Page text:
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The Other Art Fair exhibitor KV Duong is a London based painter and action artist. Read on to find out what inspires his dynamic artworks, how his practice has changed as a result of lockdown and his piece of advice for fellow artists.
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Tell us about who you are and what you do. What is your background?
I am a London based abstract painter and performance artist with an academic background in structural engineering. My art focuses on personal identity, war migration, sexuality and human relationships.
When I was eight years old growing up in a crammed household in Toronto Canada, I would spend countless hours during the cold winter days drawing to exhaust the abundance of creative energy that I had. I spent my early years in Saigon, young adult life in Toronto and now the past decade in London England. This diverse upbringing has exposed me to a myriad of life experiences that I draw from in my creative process.
If you could describe your work in 3 words, what would they be?
How did you first get interested in your mediums and what draws you to them specifically?
I work primarily with acrylic because my works are normally large scale and visceral, so a fast-drying medium is important for spontaneity and layering. Texture and materiality are important in my work, so I am constantly trying out new materials and processes. I’ve used rusted nails, concrete, collage, and have painted on canvas, paper, carbon fibre and even wooden pallets. Recently I am exploring monotypes and other printmaking techniques.
Can you walk us through your process? How do you know when an artwork is finished?
When I’m starting a new piece, I normally have a theme and narrative in mind but the beauty (and torment) with making abstract art is that the final piece takes on a life of its own during the process. I’m a human sponge, absorbing ideas from seeing exhibitions and responding to what’s happening around me. The initial ideas are transformed during the process and I’ve learned to just roll with it.
It’s always a tricky decision to know when something is finished. I usually hang the piece on a wall and ‘live’ with it for a few days and see how my thoughts develop. Sometimes I get stuck and put the piece away and revisit it a year later. I’m normally working on several pieces at the same time, so this helps with exploring a few ideas simultaneously and not overburden one specific piece to accept all these ideas.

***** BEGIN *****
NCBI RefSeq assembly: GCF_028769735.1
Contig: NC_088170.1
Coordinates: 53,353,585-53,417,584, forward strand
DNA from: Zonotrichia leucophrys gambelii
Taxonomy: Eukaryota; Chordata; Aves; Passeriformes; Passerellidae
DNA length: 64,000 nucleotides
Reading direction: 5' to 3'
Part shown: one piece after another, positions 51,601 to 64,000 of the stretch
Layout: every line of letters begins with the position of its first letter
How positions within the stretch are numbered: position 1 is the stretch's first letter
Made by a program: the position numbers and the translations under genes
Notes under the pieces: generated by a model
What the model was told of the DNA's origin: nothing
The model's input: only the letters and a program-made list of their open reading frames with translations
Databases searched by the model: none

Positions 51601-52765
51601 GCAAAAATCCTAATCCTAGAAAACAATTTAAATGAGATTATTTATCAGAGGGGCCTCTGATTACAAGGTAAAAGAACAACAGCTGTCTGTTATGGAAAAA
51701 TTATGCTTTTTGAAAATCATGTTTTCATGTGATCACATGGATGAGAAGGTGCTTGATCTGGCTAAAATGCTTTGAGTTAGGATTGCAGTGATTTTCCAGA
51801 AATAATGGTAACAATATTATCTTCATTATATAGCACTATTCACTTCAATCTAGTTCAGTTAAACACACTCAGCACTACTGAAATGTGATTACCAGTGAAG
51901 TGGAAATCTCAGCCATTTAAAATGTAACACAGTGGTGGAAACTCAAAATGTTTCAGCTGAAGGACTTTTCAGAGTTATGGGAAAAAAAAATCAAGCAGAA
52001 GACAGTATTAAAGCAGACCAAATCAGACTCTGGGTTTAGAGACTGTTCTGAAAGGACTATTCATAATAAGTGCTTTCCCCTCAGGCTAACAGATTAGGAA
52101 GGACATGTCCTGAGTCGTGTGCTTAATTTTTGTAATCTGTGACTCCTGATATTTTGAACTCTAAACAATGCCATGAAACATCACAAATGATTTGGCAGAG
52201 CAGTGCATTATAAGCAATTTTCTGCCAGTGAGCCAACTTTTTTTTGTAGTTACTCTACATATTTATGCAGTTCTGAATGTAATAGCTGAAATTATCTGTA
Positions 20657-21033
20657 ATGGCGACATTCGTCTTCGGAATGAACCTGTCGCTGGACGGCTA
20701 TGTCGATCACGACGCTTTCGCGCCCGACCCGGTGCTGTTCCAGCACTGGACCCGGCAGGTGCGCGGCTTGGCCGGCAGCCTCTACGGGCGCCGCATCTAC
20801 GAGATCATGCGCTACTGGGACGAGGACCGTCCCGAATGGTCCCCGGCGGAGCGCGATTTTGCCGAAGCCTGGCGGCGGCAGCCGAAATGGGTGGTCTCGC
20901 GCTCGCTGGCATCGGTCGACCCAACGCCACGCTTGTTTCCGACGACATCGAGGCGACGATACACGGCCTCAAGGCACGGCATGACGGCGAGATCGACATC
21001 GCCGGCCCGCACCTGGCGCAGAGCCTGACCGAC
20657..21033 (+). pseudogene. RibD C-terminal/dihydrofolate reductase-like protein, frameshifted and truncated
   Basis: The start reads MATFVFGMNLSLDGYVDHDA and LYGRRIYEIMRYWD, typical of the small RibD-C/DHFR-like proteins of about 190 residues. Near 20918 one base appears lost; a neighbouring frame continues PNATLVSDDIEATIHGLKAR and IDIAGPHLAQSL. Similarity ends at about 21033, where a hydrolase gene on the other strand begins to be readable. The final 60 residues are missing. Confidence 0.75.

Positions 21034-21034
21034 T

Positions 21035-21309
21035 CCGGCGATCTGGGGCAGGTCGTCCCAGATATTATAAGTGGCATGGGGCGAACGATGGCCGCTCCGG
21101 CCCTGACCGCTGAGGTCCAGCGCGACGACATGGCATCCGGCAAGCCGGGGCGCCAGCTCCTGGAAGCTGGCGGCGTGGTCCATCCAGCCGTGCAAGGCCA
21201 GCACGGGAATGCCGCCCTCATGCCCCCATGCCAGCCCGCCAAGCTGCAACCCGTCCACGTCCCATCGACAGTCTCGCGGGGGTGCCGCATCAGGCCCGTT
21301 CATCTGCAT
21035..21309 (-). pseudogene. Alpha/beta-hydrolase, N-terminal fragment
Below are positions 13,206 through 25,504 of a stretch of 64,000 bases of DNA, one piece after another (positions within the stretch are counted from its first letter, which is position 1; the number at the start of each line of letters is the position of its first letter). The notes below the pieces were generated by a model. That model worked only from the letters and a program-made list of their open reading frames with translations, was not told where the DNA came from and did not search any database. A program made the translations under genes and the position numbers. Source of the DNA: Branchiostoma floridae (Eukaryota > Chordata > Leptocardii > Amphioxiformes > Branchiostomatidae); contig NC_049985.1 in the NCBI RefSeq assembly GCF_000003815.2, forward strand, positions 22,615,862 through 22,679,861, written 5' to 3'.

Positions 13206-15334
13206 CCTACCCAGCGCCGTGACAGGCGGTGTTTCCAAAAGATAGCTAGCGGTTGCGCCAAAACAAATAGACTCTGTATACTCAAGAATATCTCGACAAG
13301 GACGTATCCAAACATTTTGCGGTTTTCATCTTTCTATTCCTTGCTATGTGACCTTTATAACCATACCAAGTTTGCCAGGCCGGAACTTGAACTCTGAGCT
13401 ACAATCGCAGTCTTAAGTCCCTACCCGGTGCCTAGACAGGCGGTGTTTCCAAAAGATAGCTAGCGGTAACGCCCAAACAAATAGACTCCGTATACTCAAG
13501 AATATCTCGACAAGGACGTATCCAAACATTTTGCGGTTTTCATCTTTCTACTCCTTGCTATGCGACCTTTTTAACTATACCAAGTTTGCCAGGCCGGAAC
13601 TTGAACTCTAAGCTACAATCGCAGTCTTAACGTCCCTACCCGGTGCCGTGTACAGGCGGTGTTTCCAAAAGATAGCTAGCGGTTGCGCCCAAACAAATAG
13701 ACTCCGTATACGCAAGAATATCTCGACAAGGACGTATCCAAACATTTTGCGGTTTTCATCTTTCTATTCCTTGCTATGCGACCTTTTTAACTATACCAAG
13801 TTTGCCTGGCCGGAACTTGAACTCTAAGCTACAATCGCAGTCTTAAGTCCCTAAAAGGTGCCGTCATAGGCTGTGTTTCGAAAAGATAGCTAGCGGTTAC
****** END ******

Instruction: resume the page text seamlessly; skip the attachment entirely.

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Hello new and dedicated followers. What is happening in this tease photo you ask? . 1) I painted this canvas using my body sometime last year then rolled it up and stored it away. It wasn’t until lockdown when I had ideas to do something with it again. . 2) Last weekend I ‘walked the canvas’ around London, along the Thames river during low tide, dragged it into the mud, sand and water. . 3) I will be sharing a few of these outcome photos in my next posts. . Have you tried walking along the Thames during low tide? It only took me 10 years in London until I did so – give it a try, it’s rather intriguing. You can search for the daily low tide timing here: http://tidepredictions.pla.co.uk . I’ve entered the Thames by Rotherhithe station. What other entrance points are good? . #artcanorg #artinlockdown #abstractexpressionism #experimentalart #londonart #kvduongart #contemporaryart #abstractart #structuralengineering #emergingartist #markmaking #migration #chateauoart #delphianopencall #vietnameseartist #bodypainting #performanceart #lgbtartist #fromstudiolockdown #thamesriver #thames #thamespath
Has being in isolation affected your artwork practice in any way?
Positive: Normally I work on large format canvases. For the Artist Support Pledge during lockdown, I painted on small A3 pieces which gave me a sense of freedom to be more fluid with my technique and composition because they were quicker to finish. I treated these smaller works as study pieces; a few have gone on to become larger works on canvas. Painting on yupo paper for the first time was also a game changer.
Negative: I really missed the social interaction and dialogue with fellow artists and the public (Zoom can only do so much). Getting in person feedback on my work is an important part of my learning and development. I also missed seeing art exhibitions in real life as this is a big part of my education and inspiration.
What is the best advice given to you as an artist?
Learn to trust your instincts. As an artist, I am probably my own worst critic (I think most artists can relate to this). There are so many artistic decisions that run through my head, especially as I’m constantly challenging the narrative and experimenting with different materials and techniques, a lot of uncertainty does creep into my thought. I’m learning to trust my instinct more and do what feels true to myself; the process requires constant refinement.
Shop artwork by KV and other trailblazing artists at The Other Art Fair’s Online Studios.
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